It started with incompetent therapists using hypnosis with vulnerable clients. Recovered memories of alleged abuse captured the attention of the news media. These reports soon expanded to stories of ritualistic infanticide by Satanic cults. Before long, police departments were bringing in "experts" to teach them how to recognize Satanic cults.

Our news media told us that no town in America was safe, no matter how small. Satanic cults were everywhere, sacrificing countless infants in bizarre rituals. Never mind that there were no bodies and no infants reported missing. Reality never matters in a moral panic.

This one stands out as the first moral panic I lived through that I was old enough to appreciate as it was unfolding. I remember recognizing it for what it was and feeling powerless to do anything to stop it. The extent of the panic was astounding. I knew people affected by it, and it pained me to see what they went through.

Before it ran its course, some would serve long prison sentences for abuse that might not have happened. Others served time for actual crimes they did not commit. It remains an embarrassing chapter in our history, one from which we seem to have learned little.

Lessons for the Taking

The Satanic panic has had remarkable staying power. If we ever make it to the other side of this one, we will have more moral panics. No matter how many people they harm, we have been powerless to stop them. They reflect many of our fundamental flaws. As individuals, we can break out of the moral panic cycle. As a society, we don't seem able to do so.

What should we learn from moral panics? I'll highlight a few potential lessons. First, we are too susceptible to these panics. They may start small but spread like wildfire and often burn down our ability to reason. We need to better inoculate ourselves against them. How? Studying them seems like a good start. This could help us recognize the next earlier than we recognized the last.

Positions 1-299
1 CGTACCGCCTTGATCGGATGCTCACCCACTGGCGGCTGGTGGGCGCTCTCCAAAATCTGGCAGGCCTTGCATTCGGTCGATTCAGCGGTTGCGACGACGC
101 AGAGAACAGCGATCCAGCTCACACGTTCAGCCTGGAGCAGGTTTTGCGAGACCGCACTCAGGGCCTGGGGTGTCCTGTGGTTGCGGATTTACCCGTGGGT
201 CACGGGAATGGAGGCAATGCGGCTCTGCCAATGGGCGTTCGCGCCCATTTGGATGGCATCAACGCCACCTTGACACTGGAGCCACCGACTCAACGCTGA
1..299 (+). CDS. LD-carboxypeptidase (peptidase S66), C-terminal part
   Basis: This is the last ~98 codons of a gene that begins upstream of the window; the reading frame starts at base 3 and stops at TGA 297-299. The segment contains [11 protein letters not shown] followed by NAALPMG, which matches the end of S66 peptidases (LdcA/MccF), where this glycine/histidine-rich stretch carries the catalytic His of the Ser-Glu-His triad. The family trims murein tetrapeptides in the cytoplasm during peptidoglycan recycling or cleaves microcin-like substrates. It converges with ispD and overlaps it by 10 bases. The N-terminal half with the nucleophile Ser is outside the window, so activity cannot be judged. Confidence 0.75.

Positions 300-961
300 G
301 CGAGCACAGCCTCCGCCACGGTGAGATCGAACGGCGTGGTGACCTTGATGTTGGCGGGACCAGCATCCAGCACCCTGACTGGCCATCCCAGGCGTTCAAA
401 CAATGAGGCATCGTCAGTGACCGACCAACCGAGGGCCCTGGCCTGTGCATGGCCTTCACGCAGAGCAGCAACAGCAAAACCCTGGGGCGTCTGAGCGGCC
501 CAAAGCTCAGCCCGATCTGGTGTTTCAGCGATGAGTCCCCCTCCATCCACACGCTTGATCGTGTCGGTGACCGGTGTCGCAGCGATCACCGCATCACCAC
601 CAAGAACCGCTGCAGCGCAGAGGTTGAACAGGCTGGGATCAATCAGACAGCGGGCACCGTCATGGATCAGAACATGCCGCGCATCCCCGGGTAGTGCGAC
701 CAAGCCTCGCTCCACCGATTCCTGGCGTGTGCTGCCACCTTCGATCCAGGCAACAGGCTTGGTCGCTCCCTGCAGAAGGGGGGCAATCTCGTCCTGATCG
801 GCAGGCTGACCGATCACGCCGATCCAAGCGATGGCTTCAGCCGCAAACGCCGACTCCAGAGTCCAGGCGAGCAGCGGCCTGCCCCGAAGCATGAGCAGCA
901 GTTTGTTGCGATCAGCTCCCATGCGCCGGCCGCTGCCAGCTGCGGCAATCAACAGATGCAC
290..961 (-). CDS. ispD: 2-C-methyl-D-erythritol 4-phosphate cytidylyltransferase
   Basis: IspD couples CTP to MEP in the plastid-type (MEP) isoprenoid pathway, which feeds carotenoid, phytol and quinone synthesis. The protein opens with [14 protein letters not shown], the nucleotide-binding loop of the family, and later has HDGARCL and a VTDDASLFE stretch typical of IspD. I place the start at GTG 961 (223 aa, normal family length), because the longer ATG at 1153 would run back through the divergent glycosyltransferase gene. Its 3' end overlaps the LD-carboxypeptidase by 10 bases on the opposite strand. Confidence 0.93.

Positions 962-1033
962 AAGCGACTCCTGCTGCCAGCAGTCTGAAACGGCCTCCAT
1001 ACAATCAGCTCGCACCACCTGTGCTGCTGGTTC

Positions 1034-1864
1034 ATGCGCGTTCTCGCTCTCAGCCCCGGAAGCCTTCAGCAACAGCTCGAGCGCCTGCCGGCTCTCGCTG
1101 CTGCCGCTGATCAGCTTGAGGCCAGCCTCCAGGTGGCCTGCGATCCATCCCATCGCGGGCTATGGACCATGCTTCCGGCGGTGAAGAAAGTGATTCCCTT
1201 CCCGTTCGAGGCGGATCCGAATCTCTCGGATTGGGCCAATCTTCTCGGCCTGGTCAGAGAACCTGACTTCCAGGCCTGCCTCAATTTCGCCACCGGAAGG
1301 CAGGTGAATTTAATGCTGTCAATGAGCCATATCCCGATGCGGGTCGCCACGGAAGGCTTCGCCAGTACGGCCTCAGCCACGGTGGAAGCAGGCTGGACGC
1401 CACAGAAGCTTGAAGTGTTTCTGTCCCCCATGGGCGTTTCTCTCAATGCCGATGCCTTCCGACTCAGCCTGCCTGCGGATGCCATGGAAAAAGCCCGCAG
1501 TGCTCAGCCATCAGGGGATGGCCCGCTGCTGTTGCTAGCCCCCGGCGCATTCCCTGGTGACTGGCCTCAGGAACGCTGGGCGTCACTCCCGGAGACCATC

Second, there is a generational component to them. At any given moment, there is at least one active moral panic around whether "the kids are alright." This provides an important clue about how these things work and which ones take off. This would be an excellent time to examine the science. For example, what do the developmental psychologists who study this sort of thing say?

Third, our insistence at the outset of a new panic that "this one is different" is always false. They are never different. The next one is no more valid than the last. This is another case where learning about previous panics may help. Doing so may make it easier for us to spot the similarities. It can also provide us with a common language to talk about the new panic.

And what of the most important lesson of all? Moral panics can be quite dangerous for those of us outside the religious majority. We are always outnumbered, but we are usually safe. When fear of "the other" grips the majority, the prohibitions on cruelty become weaker. Freedoms we've taken for granted may disappear. The assumption of innocence fades away, and violence may not be far behind.

Those of us outside the majority would do well to appreciate that the dangers of moral panic are greater for us. When we see frightened fundamentalist Christians at the center, we should be apprehensive. They may not come for us every time, but the threat is never far away.